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After the initial reactions to the death of Osama Bin Laden fade, we will still be left with the fundamental question of what the American mythos—the master narrative we tell about ourselves and or place in history—will be in a post-9/11, post-bin Laden world. This mythology, created anew in each generation, functions to solidify national identity and typically demands several components: heroes and enemies, struggle, and values that differentiate “us” from “them.”
President Obama’s announcement of Bin Laden’s death contained carefully chosen threads woven into a larger narrative framework; he talked passionately of an America that was simultaneously “relentless in defense of our citizens” and “true to the values that make us who we are.”
For most of the twentieth century, American mythology developed in contrast to a great enemy. Leading up to mid-century and World War II, it was fascism and Nazism. For the next four decades until the collapse of the U.S.S.R. in 1991, this great enemy was communism. These external threats defined American identity for generations and served as a midwife for a set of counter-ideals: theism and religious liberty over atheism, capitalism and free markets over government controlled economies, and individual rights and self-determination over oppression at the hands of the collective. These ideals also importantly included how we dealt with our enemies even in a time of war. Our enemies engaged in barbaric acts and abused prisoners; we treated prisoners humanely and honored the Geneva conventions. However conflicted it may have been with the messy realities on the ground, the late twentieth century American mythos differentiated America from its great enemy by harkening to higher ideals.
The open question in the wake of bin Laden’s death is what new mythos we will construct about ourselves and America’s place in the world. Recent survey data shows that borrowed narratives pulled from the pages of past conflicts will be complicated on the post-9/11 terrain.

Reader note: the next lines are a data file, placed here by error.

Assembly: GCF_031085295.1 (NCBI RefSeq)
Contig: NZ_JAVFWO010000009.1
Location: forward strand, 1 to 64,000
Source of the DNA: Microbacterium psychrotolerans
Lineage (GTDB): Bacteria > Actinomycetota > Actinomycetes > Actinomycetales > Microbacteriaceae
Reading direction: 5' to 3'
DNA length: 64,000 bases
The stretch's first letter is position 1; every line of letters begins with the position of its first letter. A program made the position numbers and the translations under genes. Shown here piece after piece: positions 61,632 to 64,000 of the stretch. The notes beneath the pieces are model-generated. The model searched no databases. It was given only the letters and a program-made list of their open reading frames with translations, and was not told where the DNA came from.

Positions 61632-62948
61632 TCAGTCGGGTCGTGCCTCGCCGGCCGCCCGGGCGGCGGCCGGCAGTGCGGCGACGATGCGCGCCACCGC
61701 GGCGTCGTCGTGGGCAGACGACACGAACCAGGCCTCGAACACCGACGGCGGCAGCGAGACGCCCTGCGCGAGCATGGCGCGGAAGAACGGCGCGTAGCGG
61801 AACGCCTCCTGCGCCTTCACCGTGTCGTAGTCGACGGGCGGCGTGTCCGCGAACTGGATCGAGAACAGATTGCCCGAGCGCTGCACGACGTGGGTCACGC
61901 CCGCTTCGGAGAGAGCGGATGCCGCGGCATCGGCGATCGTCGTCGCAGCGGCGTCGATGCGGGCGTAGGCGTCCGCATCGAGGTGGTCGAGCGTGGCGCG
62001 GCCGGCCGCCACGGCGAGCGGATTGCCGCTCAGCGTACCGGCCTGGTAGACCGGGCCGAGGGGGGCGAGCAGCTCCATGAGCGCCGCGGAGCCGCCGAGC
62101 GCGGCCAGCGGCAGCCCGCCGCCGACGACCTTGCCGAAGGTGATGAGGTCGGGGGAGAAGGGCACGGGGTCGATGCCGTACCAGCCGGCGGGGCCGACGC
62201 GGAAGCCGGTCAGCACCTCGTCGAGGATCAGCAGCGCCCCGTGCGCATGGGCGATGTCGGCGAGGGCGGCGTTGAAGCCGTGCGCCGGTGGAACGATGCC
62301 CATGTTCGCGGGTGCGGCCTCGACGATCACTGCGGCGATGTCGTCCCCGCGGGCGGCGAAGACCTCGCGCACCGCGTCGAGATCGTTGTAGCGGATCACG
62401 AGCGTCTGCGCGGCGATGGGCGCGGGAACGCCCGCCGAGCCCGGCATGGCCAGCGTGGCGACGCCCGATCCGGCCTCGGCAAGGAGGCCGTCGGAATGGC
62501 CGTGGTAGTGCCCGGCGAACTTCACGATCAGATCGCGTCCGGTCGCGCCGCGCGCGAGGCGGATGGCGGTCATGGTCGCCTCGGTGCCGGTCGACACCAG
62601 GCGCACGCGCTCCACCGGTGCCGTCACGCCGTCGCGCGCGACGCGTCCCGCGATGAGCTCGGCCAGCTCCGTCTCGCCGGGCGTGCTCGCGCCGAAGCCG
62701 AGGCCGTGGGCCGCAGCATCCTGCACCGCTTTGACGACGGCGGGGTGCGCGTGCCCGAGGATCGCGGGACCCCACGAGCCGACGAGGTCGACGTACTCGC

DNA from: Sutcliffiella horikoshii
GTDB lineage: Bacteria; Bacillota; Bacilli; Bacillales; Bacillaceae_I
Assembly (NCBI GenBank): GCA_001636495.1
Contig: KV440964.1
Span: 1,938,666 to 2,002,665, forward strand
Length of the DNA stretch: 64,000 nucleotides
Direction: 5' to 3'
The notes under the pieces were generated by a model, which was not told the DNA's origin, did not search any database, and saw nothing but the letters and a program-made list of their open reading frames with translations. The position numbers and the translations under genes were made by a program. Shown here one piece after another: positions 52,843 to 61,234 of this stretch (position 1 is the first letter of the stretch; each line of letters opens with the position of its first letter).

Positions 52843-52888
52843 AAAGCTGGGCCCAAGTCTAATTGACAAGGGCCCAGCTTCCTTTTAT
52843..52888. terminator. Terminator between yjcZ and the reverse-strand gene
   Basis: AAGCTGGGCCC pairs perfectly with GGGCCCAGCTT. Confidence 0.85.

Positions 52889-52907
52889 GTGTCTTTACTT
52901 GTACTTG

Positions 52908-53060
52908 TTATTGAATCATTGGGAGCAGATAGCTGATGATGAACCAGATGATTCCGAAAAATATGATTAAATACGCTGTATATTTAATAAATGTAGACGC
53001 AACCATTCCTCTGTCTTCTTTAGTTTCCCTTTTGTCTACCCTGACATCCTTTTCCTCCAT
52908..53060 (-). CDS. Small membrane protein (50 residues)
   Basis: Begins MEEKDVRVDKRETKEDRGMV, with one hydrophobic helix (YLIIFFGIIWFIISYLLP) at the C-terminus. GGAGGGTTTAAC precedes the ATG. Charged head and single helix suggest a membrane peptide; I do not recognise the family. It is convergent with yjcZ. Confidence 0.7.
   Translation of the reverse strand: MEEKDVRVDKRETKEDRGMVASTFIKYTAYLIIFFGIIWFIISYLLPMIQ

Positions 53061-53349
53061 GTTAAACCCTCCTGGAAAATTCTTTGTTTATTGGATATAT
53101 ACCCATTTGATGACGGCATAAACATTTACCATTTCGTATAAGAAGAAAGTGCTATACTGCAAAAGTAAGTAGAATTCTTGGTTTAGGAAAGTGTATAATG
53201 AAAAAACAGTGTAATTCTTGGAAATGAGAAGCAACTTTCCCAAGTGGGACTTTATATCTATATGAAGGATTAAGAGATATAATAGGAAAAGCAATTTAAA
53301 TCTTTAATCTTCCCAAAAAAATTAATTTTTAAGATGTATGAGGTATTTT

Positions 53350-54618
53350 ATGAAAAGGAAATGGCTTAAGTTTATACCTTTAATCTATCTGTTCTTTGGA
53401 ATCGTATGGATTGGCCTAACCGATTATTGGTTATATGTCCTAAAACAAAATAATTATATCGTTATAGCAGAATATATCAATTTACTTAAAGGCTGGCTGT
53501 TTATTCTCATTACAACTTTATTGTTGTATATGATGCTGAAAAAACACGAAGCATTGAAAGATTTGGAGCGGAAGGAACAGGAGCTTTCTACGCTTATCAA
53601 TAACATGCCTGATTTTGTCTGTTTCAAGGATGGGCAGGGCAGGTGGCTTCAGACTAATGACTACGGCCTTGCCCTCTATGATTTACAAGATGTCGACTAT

On the one hand, there is strong belief in divinely mandated American exceptionalism. Public Religion Research Institute’s 2010 Post-Election American Values Survey found that six-in ten (58 percent) Americans believe God has granted the U.S. a special role in human history. Such broad belief about a divine mandate provides solid raw material for a shared story.
On the other hand, bin Laden’s acts of terrorism opened new fundamental questions about American character and values that have yet to be resolved. This conflict can be seen in sharp relief on the question of whether torture is ever justified. In the aftermath of the carnage in New York City, at the Pentagon, and in a Pennsylvania field, torture became for the first time in our modern history a matter of debate—something reflected in the fact that there is virtually no polling data prior to 2001 on American public opinion on the morality of torture. In October 2009, the Pew Research Center found the public nearly evenly divided, with a small majority saying torture of suspected terrorists is often (19 percent) or sometimes (35 percent) justified, and nearly as many saying torture is rarely (16 percent) or never (25 percent) justified. These numbers have remained relatively stable since Pew first measured them in 2004.
To make matters more complicated, Americans who believe God has granted the U.S. a special role in human history are more likely than other Americans to say that torture is justified in at least some cases.
At the very least, this relatively new deep cleavage over such a fundamental value will make fashioning a new twenty-first century American mythos—one that holds together a defense of its citizens with “values that make us who we are”—a challenging task.